Benchmark yield lower but steady after stay-at-home extension
BOSTON, March 30 (Reuters) - U.S. Treasury yields were mostly lower but steady on Monday morning after U.S. President Donald Trump extended stay-at-home guidelines to battle the worsening coronavirus pandemic.
The benchmark 10-year yield was down 12 basis points in morning trading at 0.6243%, with most of the decline taking place overnight.
The movement left a closely watched part of the U.S. yield curve, the gap between the 2-year and 10-year notes, near 38 basis points, 5 basis points lower than its close on Friday and the lowest since March 17.
Trump on Sunday abandoned a hotly criticized plan to get the economy up and running again by mid-April, after a top medical adviser said more than 100,000 Americans could die from the coronavirus outbreak.
Jim Barnes, director of fixed income at Bryn Mawr Trust, said Trump's decision, coupled with a massive fiscal stimulus package passed by Congress last week, left investors taking stock of their positions.
"The market over the past three weeks has really whipsawed in both directions. Now everybody is taking a breather and trying to figure out where do we go from here," Barnes said.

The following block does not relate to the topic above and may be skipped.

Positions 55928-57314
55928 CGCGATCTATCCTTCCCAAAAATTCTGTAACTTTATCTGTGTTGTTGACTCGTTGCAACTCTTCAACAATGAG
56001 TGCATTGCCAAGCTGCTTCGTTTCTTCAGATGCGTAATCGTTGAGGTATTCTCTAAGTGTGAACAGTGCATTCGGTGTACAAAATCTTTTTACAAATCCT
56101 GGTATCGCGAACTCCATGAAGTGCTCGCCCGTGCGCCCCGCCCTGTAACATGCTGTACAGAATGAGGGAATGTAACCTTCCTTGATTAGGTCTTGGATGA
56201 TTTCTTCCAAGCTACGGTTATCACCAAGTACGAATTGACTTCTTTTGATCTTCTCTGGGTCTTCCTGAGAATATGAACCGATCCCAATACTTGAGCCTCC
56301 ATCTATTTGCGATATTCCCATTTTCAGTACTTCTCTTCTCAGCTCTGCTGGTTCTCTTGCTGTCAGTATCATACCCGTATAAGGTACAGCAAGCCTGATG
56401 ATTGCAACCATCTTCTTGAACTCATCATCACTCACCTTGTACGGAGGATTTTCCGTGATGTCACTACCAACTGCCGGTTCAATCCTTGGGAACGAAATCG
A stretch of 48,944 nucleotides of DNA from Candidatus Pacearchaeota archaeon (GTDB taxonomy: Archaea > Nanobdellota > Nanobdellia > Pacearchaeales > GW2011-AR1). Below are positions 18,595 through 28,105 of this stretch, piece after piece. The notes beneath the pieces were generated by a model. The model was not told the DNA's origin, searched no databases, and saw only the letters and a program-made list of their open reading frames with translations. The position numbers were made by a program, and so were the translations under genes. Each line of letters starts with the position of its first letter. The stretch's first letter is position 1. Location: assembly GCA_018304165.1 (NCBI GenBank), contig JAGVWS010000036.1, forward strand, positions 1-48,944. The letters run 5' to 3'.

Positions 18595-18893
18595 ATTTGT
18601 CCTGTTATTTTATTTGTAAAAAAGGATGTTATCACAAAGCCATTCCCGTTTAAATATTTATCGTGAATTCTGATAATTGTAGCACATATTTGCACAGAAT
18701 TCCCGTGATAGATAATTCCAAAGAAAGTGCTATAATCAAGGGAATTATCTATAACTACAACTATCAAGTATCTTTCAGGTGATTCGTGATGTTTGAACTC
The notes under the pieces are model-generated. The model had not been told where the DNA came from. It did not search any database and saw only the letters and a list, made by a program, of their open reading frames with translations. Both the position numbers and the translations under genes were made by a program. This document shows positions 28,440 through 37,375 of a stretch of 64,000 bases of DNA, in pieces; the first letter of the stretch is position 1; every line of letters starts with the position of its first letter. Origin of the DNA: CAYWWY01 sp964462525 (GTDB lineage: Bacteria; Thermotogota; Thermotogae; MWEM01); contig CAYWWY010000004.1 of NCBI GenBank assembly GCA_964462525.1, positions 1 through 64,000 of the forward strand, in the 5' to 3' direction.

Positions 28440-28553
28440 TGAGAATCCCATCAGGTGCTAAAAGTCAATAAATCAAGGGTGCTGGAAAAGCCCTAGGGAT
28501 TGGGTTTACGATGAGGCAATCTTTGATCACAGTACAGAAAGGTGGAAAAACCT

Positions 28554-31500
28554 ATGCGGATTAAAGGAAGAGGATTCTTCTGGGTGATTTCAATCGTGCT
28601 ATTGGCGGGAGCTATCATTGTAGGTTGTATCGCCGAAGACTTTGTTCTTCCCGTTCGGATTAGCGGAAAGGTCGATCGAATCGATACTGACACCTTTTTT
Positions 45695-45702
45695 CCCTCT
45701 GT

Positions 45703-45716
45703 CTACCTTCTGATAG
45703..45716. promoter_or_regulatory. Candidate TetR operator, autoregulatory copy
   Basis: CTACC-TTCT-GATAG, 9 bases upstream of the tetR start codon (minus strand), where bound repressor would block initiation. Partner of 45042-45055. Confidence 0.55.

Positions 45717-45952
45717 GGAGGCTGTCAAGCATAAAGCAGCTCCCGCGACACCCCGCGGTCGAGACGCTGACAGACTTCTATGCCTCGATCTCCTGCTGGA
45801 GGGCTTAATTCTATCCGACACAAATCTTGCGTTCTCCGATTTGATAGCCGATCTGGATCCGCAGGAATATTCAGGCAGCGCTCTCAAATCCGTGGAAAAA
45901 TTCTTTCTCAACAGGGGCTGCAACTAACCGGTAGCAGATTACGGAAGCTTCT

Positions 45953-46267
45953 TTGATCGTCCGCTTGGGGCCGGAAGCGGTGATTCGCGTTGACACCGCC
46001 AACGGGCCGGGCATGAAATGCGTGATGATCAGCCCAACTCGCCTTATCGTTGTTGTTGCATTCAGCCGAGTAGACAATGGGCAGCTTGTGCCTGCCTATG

Barnes pointed to several positive technical signs, including relatively strong liquidity measures, and that few investors seem to be needing to use emergency Fed facilities like additional repurchase agreement operations.
A term repurchase operation on Friday recent no bids, and one on Monday received just $1 billion, out of a possible $500 billion available on each day.
U.S. stocks opened higher on Monday.
The Federal Reserve has offered more than $3 trillion in loans and asset purchases in recent weeks to stop the U.S. financial system from seizing up, and on Friday, the U.S. Treasury got about $450 billion more from Congress as part of a $2.2 trillion U.S. stimulus package, greatly increasing its ability to support the economy.
The two-year U.S. Treasury yield, which typically moves in step with interest rate expectations, was down 1.7 basis points at 0.2438% in morning trading.
The yield on the three-month U.S. Treasury bill was up 2.8 basis points at 0.0432%, after temporarily turning negative overnight.